Robert Richmond: The Use of Cellular Diagnostics for Identifying Sub-Lethal Stress in Reef Corals (Pew Marine Fellow, 2006)
Coral reefs throughout the world are exhibiting documented declines in coral cover and species diversity, which have been linked to anthropogenic stressors including land-based sources of pollution. Reductions in coastal water and substratum quality are affecting coral survivorship, reproduction and recruitment, and hence, the persistence of coral reefs. One major obstacle in effectively addressing these declines is the lack of tools that can identify cause-and-effect relationships between stressors and speciﬁc coral reef losses, while a second problem is the inability to measure the efﬁcacy of mitigation efforts in a timely fashion. In a paper published in the 5 January 2012 issue of Ecotoxicology, Robert Richmond, a research professor at the University of Hawaii at Manoa, and colleagues examined corals from six coral reefs on Guam, Mariana Islands, which were being affected by different environmental stressors. Cellular diagnostic analysis differentiated the cellular-physiological condition of these corals. Examination of protein expression provided insight into their homeostatic responses to chemical and physical stressors in exposed corals prior to outright mortality, providing improved opportunities for developing locally based management responses. According to the authors, this approach adds critically needed tools for addressing the effects of multiple stressors on corals and will allow researchers to move beyond present assessment and monitoring techniques that simply document the loss of coral abundance and diversity.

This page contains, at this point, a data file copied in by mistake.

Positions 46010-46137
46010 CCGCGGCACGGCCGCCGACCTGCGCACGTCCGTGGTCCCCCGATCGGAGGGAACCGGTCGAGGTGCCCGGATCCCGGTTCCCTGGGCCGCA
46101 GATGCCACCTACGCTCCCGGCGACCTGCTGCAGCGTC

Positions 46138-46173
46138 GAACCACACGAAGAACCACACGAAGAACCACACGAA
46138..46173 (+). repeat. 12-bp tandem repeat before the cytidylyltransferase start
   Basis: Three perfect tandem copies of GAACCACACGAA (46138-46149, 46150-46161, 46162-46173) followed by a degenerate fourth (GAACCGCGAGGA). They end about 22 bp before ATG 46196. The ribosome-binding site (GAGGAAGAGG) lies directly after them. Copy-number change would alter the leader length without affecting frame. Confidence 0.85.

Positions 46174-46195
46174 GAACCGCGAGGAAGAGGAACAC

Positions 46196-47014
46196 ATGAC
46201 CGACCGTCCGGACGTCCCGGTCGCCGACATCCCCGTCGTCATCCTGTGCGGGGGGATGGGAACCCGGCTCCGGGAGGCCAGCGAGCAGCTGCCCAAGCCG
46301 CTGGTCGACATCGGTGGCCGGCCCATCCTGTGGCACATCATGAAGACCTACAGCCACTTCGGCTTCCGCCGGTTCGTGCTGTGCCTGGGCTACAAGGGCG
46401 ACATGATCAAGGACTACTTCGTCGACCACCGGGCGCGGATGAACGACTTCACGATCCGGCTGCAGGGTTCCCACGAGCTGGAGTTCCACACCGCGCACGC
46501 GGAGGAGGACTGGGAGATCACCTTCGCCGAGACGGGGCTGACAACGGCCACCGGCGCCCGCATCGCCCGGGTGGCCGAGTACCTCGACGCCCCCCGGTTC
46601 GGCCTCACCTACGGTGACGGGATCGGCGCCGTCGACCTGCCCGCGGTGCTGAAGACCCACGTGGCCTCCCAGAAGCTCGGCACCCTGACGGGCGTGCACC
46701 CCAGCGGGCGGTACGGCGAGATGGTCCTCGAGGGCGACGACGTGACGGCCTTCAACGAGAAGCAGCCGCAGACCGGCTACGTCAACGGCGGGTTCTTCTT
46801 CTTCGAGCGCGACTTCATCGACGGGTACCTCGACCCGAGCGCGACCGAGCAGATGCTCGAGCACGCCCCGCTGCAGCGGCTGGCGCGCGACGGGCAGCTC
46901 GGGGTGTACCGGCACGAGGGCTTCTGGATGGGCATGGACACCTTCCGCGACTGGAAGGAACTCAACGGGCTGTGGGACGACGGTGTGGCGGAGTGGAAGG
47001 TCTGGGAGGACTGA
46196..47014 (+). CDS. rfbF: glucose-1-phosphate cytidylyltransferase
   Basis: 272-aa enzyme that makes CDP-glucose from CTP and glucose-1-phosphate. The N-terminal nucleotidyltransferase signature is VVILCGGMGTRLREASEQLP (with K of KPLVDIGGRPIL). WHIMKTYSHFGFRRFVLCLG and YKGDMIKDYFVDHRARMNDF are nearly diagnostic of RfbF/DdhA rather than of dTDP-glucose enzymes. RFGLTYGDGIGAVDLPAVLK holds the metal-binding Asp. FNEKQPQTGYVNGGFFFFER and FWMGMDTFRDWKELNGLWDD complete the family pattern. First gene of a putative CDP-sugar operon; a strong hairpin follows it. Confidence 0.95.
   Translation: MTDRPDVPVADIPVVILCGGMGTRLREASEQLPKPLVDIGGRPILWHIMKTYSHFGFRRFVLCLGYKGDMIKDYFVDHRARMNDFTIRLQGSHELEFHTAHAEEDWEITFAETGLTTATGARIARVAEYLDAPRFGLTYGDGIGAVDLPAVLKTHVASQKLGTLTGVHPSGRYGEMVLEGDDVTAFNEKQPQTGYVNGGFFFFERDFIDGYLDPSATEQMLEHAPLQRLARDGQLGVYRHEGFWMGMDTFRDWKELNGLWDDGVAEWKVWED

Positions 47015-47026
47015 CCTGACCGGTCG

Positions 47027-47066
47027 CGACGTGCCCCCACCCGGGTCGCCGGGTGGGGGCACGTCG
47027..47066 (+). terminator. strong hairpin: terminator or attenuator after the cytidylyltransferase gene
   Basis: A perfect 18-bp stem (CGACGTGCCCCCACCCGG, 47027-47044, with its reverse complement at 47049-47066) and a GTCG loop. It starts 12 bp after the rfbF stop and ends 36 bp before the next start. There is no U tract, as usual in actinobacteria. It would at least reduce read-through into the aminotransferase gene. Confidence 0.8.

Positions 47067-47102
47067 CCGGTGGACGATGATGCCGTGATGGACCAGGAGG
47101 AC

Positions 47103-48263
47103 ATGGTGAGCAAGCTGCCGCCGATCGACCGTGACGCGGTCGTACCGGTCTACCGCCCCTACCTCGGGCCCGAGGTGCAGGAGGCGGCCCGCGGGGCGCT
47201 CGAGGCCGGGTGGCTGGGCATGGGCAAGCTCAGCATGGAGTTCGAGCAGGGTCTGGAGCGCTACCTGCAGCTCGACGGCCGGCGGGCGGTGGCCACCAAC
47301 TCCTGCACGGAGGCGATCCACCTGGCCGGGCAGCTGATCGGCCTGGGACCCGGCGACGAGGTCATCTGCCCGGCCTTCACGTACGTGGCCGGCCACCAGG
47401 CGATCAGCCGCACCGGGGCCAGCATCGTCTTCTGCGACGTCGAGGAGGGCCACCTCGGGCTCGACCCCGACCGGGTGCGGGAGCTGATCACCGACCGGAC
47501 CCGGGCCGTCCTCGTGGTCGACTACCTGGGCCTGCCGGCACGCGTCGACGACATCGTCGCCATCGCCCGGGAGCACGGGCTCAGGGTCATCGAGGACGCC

To read the paper, The Use of Cellular Diagnostics for Identifying Sub-Lethal Stress in Reef Corals, visit the U.S. National Library of Medicine website.